Based on this slightly redefined scale, the real freezing point of purified water is -0.0001 °C, and its boiling point is 99.9839 °C. Of course these values only apply at exactly one standard atmosphere pressure (approximately sea level) and with specially purified water, so actual ‘real life’ freezing and boiling points only approximate 0 °C and 100 °C anyway. An altitude change of as little as 28 cm causes the boiling point of purified water to change by a thousandth of a degree.

Interestingly, the rule set forth by the International Bureau of Weights and Measures for writing Celsius values (most units of measure, in fact), is to write the numerical value, followed by a space, followed by the °C sign. So the correct way to write a temperature is 37 °C, not 37°C or 37° C.

Currently the Celsius scale is the temperature scale most widely used for all kinds of purposes. Only the United States (bless them) and a handful of other countries still give preference to the Fahrenheit scale. The UK also used to prefer the Fahrenheit scale, but over the last half century the Celsius scale has gained dominance (although they prefer calling it centigrade).

So, whether you prefer an icy, a close to 0°C Scotch on the rocks, or an almost boiling, close to 100 °C cup of coffee or tea, join me in a toast for Anders Celsius, the man who defined it all in the first place.

James Clerk Maxwell – the man who changed everything

Today, we commemorate the life and work of James Clerk Maxwell, the Scottish mathematical physicist who died on this day in 1879.

James Clerk Maxwell, 13 June 1831 – 5 November 1879
(wikimedia commons)

While most people will have heard of arguably the two most prominent physicists of all time – Isaac Newton and Albert Einstein – far less are likely to recognise the name of the third person on the list: James Clerk Maxwell. Maxwell, who formulated classical electromagnetic theory, has been hailed as the 19th century scientist whose work had the greatest influence on 20th century physics, and Einstein described it as the “most profound and the most fruitful that physics has experienced since the time of Newton.”

What makes Maxwell’s electromagnetic theory so important is that it is one of the great unifying theories in physics, combining the fields of electricity, magnetism and optics into a single, consistent theory. He showed that electric fields and magnetic fields both travel as waves, and they travel at the speed of light. This led him to postulate that light, electricity and magnetism behave the same, and can be described through the same equations and theories. In his own words, “We can scarcely avoid the conclusion that light consists in the transverse undulations of the same medium which is the cause of electric and magnetic phenomena,” and “The agreement of the results seems to show that light and magnetism are affections of the same substance, and that light is an electromagnetic disturbance propagated through the field according to electromagnetic laws.”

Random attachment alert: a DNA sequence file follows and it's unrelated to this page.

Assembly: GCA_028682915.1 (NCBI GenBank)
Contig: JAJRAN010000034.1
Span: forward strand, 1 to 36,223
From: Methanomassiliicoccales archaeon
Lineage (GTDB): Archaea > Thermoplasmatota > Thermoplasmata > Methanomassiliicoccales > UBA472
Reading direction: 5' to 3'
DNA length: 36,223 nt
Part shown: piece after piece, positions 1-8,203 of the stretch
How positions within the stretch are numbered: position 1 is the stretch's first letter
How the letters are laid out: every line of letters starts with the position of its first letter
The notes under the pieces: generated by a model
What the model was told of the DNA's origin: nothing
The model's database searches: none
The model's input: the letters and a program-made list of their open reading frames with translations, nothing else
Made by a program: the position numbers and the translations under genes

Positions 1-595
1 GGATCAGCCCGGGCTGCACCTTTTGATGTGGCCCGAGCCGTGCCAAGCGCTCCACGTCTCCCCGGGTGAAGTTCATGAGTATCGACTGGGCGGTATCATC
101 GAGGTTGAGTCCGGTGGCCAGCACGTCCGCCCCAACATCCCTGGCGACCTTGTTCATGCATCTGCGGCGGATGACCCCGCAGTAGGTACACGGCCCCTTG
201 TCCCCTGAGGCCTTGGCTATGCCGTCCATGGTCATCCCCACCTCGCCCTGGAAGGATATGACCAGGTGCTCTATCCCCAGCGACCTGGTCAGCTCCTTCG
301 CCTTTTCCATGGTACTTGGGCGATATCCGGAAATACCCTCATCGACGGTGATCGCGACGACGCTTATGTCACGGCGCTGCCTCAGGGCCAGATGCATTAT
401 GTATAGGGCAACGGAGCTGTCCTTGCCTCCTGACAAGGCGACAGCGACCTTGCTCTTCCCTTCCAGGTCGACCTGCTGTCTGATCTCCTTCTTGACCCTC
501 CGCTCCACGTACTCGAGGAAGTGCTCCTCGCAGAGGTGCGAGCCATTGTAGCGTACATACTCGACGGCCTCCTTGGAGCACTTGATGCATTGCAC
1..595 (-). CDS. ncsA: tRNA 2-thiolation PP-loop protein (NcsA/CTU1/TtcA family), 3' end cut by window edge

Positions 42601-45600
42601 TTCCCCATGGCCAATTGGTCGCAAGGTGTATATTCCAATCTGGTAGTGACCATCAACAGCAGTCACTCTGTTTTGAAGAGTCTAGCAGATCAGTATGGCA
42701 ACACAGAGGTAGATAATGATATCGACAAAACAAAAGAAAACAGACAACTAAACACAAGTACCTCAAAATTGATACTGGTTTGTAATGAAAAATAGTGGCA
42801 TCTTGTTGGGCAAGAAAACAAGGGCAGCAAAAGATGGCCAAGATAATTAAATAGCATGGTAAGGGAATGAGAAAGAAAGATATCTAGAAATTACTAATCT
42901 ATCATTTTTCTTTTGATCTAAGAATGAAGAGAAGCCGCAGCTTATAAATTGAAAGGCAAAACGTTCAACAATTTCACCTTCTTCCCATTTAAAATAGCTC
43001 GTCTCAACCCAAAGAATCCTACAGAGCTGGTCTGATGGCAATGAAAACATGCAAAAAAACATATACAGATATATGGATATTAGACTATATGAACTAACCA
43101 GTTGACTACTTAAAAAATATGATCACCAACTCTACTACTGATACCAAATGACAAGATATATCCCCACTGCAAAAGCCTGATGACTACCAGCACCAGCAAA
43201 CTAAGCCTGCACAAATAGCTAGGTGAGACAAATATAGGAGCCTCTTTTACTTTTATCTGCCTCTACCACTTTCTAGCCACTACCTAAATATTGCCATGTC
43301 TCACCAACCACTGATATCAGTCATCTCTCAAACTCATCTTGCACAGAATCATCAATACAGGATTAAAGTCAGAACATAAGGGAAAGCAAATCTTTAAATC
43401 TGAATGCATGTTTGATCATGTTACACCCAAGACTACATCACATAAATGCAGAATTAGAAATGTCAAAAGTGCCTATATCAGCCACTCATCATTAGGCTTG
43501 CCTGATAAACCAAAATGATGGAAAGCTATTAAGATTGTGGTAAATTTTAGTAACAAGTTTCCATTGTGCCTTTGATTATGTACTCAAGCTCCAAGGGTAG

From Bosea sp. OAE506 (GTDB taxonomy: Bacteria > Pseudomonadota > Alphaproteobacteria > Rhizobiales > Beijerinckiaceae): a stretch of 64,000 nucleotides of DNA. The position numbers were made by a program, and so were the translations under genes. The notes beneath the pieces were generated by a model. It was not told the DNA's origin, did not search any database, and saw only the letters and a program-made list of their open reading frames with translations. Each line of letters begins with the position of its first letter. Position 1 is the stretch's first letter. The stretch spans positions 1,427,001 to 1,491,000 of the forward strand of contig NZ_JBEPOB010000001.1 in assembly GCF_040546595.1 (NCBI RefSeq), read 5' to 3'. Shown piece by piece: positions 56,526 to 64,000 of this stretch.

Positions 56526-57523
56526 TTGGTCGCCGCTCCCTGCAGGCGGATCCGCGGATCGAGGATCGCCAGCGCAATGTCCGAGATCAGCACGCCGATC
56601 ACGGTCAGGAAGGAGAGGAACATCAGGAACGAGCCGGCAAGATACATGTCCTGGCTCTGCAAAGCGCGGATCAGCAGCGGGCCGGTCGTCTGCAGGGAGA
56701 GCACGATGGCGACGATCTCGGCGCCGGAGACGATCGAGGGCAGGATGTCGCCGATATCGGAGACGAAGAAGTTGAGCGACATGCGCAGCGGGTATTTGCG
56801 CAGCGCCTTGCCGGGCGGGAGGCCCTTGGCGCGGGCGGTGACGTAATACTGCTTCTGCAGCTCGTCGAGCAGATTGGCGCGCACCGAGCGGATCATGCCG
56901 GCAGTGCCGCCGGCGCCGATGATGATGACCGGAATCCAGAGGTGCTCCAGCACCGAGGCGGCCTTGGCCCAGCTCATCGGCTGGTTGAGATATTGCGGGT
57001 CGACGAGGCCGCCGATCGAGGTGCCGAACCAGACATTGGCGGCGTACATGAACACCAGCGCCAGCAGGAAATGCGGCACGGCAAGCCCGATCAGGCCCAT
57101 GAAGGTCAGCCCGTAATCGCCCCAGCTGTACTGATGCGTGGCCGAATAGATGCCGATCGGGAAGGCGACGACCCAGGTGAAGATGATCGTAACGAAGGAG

Maxwell’s electromagnetic theory has been reduced down to four fundamental differential equations, known as ‘Maxwell’s Equations’, first presented in his book “A Treatise on Electricity and Magnetism” (1873).

Another contribution by the great man, possibly less grand than his electromagnetic theory, but fundamentally important in its own way, came in the field of colour and optics. His theory of colour vision made a key contribution to colour photography.

Thanks to Maxwell we now understand that a colour image can be split into red, green and blue channels, and that the full colour image can be recreated by combining these channels.
(© All Rights Reserved)

Maxwell was the first to show that a colour image can be created by photographing the same subject through red, green and blue filters, and then projecting the three resultant images through the same colour filters onto a screen. This showed that the additive primary colours are red, green and blue and not red, yellow and blue, as was previously assumed. It introduced the principle of additive colour synthesis used to this day in colour displays.

So here’s to Scotsman extraordinaire James Clerk Maxwell, one of the greatest minds of modern times and, to paraphrase his biography, ‘the man who changed everything’.

Blue skies, blue eyes – its the Tyndall effect

Tell me why the stars do shine 
Tell me why the ivy twines 
Tell me why the sky’s so blue 
And then I’ll tell you just why I love you…

Well, if you could have sung this little tune to the Irish physicist John Tyndall, born on this day back in 1820, he would have had some strong opinions, at least on the blue sky question.

In addition to many other achievements, Tyndall published studies on acoustic properties of the atmosphere and the blue colour of the sky – he suggested the colour was the result of the scattering of light by small water particles. He discovered that, when light passes through a substance containing small suspended particles, the shorter wavelengths (blue side of the spectrum) are scattered more than the longer, red wavelengths. Since the blue light is scattered in all directions, the substance appears blue.

This phenomenon became known as the Tyndall effect.

What we see as a lovely blue sky, John Tyndall saw as a scientific challenge.
(© All Rights Reserved)

Thus, a clear day-time sky is blue because molecules in the air scatter blue light from the sun more than they scatter red light. Towards sunset, when we look towards the sun, we see reddish colours, because the blue light has been scattered away from the line of sight.

The Tyndall effect also causes other interesting blue colourings in nature, including blue eyes, opalescent gemstones and the wings of some birds and butterflies. When colour is caused by scattering of light it is known as a structural colour, as opposed to a pigment colour.

Now about those stars and ivy…

(Source: Why is the sky blue?)